He comes from Alberta in Canada, based in Los Angeles, model Braeden Wright is in the exact point of his artistic career and as a model. He has released an alternative independent album called: “What Was Once Gold (The Demo Sessions)” and recently he was signed by famous agency LA Models. Everything is settling to perfection in the life of Braeden, and it demonstrates it in the following photos taken by Henry Wu in Los Angeles.
On May 2017, Braeden puts on every streaming service and online retailers the song title “Hold on to your Love” as first single, a rain of guitars, that softens the voice of Braeden, but when he’s raising his voice in the choirs, takes you there, where you can go back to several places when you close your eyes.FM: At what point in your career are you? Is that where you really want to be?
BW: I think that’s always a hard question… because the further along you get in your career, you always find new goals to strive for along the way. I’m really happy with everything I’ve done so far, but I don’t think you can ever be successful without having a part of you that still wants to push even after you’ve reached your last goal… you know? It’s the only way to keep growing and improving, and that’s something I always want to do. I will say that I am definitely grateful and excited for where I am in this moment, absolutely— even though I think there is still a lot of road left.
FM: Congratulations on being signed by LA Models, will you divide your time between castings and the album promo?
BW: Thank you. Yes, I am incredibly excited to be working with them; and I will be doing both at once. It all works together in my mind, absolutely. I love fashion as well as music— and I think that they are incredibly intertwined with one another. Rock n roll has always been part fashion, part music… that’s what makes it exciting. At the end of the day though, it’s all art— and art, emotion, creativity… connecting to people… that is what I love.
FM: When I hear your album— I get this particular feeling and I go back years… It takes me to the time of the late ‘90s and the sounds of a young Beck, Morrisey, Coldplay… and then I feel Keith Urban has taken your voice and your body…
BW: That’s a huge compliment… Wow 😂. Those are all big influences of mine in one way or another— so I love hearing that. I’m not sure what else to say… but I love that.FM: Have you written all the songs on the album?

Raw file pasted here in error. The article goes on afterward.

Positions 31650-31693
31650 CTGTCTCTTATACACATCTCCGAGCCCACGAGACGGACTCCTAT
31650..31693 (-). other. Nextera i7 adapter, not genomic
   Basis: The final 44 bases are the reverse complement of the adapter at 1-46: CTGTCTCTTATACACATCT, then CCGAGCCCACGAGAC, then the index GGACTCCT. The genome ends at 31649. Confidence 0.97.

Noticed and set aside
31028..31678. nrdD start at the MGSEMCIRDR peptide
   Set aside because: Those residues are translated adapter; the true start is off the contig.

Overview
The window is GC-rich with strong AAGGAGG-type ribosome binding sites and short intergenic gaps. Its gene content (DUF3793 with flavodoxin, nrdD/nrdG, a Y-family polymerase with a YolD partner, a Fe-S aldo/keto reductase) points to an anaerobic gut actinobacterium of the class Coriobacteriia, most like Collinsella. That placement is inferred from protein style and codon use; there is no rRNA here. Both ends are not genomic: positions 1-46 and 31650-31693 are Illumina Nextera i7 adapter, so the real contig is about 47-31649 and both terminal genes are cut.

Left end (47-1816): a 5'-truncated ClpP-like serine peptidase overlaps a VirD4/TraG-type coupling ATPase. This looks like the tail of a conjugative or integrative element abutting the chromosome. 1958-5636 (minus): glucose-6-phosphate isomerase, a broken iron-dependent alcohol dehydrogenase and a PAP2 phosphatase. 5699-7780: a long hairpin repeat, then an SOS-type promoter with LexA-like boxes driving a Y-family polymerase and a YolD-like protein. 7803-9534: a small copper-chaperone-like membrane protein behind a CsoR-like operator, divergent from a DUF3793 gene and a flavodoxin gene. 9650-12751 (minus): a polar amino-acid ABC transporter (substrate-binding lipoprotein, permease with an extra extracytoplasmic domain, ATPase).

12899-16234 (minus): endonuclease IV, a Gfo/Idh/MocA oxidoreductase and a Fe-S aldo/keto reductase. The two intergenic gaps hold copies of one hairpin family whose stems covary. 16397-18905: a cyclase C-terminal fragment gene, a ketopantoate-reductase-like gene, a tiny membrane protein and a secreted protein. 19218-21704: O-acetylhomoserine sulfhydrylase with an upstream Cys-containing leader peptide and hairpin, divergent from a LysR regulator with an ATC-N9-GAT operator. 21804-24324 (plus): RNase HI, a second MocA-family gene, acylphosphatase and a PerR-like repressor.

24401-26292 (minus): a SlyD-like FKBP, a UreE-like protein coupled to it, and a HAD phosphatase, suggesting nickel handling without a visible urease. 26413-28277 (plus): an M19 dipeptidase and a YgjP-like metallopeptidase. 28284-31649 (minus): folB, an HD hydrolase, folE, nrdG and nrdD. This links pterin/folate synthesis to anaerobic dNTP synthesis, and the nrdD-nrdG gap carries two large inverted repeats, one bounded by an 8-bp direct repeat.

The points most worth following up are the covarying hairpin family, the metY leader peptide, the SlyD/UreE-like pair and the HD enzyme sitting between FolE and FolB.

BW: Yes. Everything you hear was written and performed entirely by me… The lyrics, the songs, the music, all of the instruments… Its all me recording on top of myself to create it. I didn’t have another producer or much outside influence so it was a bit difficult at times to be able to step back and try to really know what was right or not, or have a second opinion in the process— but at the same time, I can look back on it and feel proud that everything there is authentically and totally me. It all came from a very real place and I had absolute control to do everything I wanted— at least to the best of my ability… and budget (laughs)… There was no one telling me to do anything a particular way except for myself. So I’m quite proud of that. I had a vision and a feeling on almost everything you see that I felt compelled and honestly pretty stubborn to make a certain way, and I feel like I got pretty close to getting it all out the way I saw it in my mind… Even if someone doesn’t like it, that’s fine. Not everybody is going to like your music— that’s the nature of it. But when someone does, and they really connect to it… it’s just that much more rewarding because you know that it is you directly connecting to them and not someone else. And for me, I think that connection is really one of the most precious and special things about making music in the first place.FM: What inspired you to make a record full of passion and alternative rock, full of guitars and acoustic sounds— when the new generation is hearing a lot of musical noise?
BW: Really, that is just the type of music that I love and that I connect to. This record is just me trying to be who I am at the time that it was made— and really trying to make sense of everything I was going through and feeling… I wasn’t necessarily trying to make this for anyone to market to whatever is cool or not at the moment— so it’s going to be a bit different than what is on trend in the charts, for sure… But I just had these songs that kept appearing in my head and I had to get them out one way or another, or else I felt like I was going to go a bit mad, you know? Writing the whole album was this unbelievable form of catharsis for me. It was so necessary for me to do. It all just got to a point where I couldn’t do anything else but make this… Many of the songs were born from these remnant feelings of loneliness and regret from broken relationships I’ve had, especially one in particular that had me in a really heartbroken place for what felt like a very long time… When I was at my lowest point with all of that was when I finally started work on the songs that would eventually turn into this album— And once I started, I couldn’t stop. But, there is a lot of hope in this album too. It’s a bit like life… you get a mix of everything. Some songs are much more adventurous and optimistic than others— but in general it is a journey on love— discovered, lost, and hopefully— still able to be found once again. What once was gold— and if you can somehow find it again.FM: What does the track title “Lover, Your Texas Blood Was Spilled but I Am Here to Heal You Now” mean? Is it a personal experience? Tell me about it.